737 changes signal no urgency for replacement
If it didn’t become immediately apparent when Boeing began alluding to time frames that implied a replacement of the 737 might not materialize until 2020, the company’s recent revelations of a new set of design enhancements certainly erased any doubts that a so-called follow-on will have to wait until designers and engineers squeeze all the efficiency and comfort available from the existing narrowbody family.
The improvements, unveiled in late April during a day of media briefings that included a tour of Boeing’s 737 assembly plant in Renton, Washington, will result in a 2-percent increase in fuel burn and a marked upgrade in cabin comfort and utility, according to Boeing 737 chief engineer John Hamilton. Of course, they won’t come close to the magnitude of gains coveted by the likes of ILFC and Southwest Airlines in an eventual 737 replacement. But for the time being, Hamilton seemed to discount the possibility of any more radical changes such as re-engining with Pratt & Whitney’s new Geared Turbofan.
“We think the 737 has a lot of life left in it,” said Hamilton. “We’re going to continue to look at how we improve this airplane, but for right now we think we’ve got a dynamite partnership with CFM… and we’re going to stick with them.”
Boeing estimates it will achieve half of the fuel burn improvement through drag-reducing changes to the airframe, while the other half comes from the hardware changes that CFM International plans for the airplanes’ CFM56-7B turbofans under its recently launched Evolution program. Finally, a new interior design inspired by the Dreamliner cabin–called the 737 Boeing Sky Interior–completes the package with not only more striking visual cues, but perhaps more important, added headroom and baggage capacity.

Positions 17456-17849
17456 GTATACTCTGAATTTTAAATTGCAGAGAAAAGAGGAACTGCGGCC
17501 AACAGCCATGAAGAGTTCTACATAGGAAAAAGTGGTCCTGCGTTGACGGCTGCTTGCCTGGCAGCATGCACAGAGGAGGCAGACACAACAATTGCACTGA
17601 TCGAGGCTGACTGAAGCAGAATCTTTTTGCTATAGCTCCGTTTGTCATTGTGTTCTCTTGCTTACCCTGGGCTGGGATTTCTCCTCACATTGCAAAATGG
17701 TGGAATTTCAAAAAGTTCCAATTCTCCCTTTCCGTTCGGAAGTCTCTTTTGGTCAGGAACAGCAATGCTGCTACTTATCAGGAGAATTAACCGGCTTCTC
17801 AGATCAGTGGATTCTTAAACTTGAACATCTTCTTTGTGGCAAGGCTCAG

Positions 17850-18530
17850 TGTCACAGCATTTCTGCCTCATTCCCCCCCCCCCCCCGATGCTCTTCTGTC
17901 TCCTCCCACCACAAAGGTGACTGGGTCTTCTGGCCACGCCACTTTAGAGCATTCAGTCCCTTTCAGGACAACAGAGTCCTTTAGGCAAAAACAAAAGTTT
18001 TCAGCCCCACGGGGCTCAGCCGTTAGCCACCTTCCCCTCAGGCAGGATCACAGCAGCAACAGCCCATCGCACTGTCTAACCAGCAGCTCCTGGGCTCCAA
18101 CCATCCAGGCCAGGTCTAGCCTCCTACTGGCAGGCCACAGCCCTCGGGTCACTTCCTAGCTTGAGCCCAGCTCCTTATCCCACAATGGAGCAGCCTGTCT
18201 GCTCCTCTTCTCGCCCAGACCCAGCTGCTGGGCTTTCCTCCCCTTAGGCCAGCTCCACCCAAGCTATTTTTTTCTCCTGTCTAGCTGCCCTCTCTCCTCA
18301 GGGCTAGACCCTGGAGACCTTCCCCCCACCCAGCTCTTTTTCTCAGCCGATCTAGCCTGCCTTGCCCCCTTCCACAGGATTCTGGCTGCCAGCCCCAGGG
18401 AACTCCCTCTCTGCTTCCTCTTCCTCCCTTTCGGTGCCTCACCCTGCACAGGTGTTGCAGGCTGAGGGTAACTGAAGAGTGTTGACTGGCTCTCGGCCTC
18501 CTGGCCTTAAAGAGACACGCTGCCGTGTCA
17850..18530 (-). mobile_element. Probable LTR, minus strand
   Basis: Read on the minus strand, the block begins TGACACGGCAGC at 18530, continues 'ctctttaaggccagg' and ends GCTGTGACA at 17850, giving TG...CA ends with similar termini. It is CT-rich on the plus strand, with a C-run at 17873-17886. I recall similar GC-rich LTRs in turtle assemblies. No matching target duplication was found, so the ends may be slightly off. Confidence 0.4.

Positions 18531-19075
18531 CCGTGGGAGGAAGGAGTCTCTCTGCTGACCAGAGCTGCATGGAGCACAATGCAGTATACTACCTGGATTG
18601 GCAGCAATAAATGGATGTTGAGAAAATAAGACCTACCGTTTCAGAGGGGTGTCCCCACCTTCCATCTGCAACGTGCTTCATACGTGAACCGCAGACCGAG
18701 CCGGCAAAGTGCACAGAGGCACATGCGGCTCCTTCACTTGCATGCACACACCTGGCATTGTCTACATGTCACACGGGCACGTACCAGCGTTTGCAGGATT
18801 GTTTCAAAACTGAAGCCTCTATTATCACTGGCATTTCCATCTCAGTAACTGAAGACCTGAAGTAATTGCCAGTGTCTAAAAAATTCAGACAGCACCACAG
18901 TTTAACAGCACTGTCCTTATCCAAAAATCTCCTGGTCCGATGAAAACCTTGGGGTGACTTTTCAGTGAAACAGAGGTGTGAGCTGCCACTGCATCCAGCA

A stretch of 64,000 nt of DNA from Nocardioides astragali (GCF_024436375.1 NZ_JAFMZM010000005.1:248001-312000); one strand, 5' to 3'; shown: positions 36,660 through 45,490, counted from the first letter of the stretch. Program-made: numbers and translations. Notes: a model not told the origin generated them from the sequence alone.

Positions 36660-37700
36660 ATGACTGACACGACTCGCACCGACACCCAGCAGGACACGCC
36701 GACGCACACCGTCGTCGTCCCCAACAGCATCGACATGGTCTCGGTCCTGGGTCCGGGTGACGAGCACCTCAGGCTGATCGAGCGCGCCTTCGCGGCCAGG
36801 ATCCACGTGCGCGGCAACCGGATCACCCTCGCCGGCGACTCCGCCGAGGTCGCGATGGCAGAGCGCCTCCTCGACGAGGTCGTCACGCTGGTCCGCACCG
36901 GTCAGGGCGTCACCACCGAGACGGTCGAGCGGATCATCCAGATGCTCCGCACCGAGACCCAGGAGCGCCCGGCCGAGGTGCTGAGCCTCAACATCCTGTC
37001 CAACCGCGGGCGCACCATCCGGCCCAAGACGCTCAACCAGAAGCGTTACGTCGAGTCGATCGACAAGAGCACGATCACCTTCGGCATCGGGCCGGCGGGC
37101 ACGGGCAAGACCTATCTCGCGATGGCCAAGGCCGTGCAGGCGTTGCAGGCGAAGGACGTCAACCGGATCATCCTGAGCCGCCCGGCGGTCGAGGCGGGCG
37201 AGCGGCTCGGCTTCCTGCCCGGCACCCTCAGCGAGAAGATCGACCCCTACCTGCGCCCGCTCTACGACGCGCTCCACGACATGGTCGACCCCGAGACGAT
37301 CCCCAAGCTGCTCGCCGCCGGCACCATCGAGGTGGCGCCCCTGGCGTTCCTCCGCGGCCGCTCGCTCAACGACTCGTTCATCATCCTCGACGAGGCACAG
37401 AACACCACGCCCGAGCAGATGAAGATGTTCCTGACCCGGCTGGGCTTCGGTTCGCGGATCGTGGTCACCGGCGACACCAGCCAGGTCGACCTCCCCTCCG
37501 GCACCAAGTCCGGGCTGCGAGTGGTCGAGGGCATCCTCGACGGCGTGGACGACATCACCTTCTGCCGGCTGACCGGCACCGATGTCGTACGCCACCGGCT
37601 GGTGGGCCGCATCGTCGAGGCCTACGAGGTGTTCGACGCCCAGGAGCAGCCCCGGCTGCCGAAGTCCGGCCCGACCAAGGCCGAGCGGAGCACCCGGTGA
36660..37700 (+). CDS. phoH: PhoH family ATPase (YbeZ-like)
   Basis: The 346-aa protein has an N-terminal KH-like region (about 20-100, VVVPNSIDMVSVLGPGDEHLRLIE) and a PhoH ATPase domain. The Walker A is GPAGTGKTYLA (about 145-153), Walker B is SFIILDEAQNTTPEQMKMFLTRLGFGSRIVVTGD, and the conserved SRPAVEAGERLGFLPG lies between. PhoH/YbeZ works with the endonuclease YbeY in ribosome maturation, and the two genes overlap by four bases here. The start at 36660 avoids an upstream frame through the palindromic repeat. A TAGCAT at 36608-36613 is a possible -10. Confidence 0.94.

Aerodynamic improvements include “refined” wing control surfaces for less drag over the top of the wings, a wheelwell fairing redesign that results in smoother airflow upon retraction, a reshaped anti-collision light and an environmental control system (ECS) inlet/exhaust modulation.
“It’s the little things that sometimes make a big difference for our customers,” said Hamilton. “[These changes] represent a 16-percent fuel consumption improvement over our Classic 737 airplanes.”
Of course, that 16 percent represents the culmination of more than a decade of product evolution. “The 737 that we delivered in 1999 is not that same airplane that we deliver today,” said Hamilton. “It has evolved and improved over the years and I think that’s one of the legacies of the 737.” Boeing estimates that the latest package of improvements could save an airline up to $1.3 million over 20 years, assuming a fuel price of $2.58 per gallon.
Propulsion improvements include a shortened exhaust nozzle and a longer, recontoured plug, adding to the efficiency of the engines’ exhaust flow and contributing to the performance of a new powerplant package offered by CFM.
According to Hamilton, when Boeing designed the parts in the early 1990s, engineers “optimized” the nozzle for noise rather than fuel burn. “As technology has evolved we’ve been able to find ways to reduce the noise and shorten the nozzle,” said Hamilton. “You make trades when you design the airplane, and we are now optimizing it more for fuel burn and then using acoustic treatments [inside the nozzle] to treat for noise.”
Boeing plans to use one of Continental Airlines’ 737-800s to flight test the engine and drag improvements starting at the end of 2010.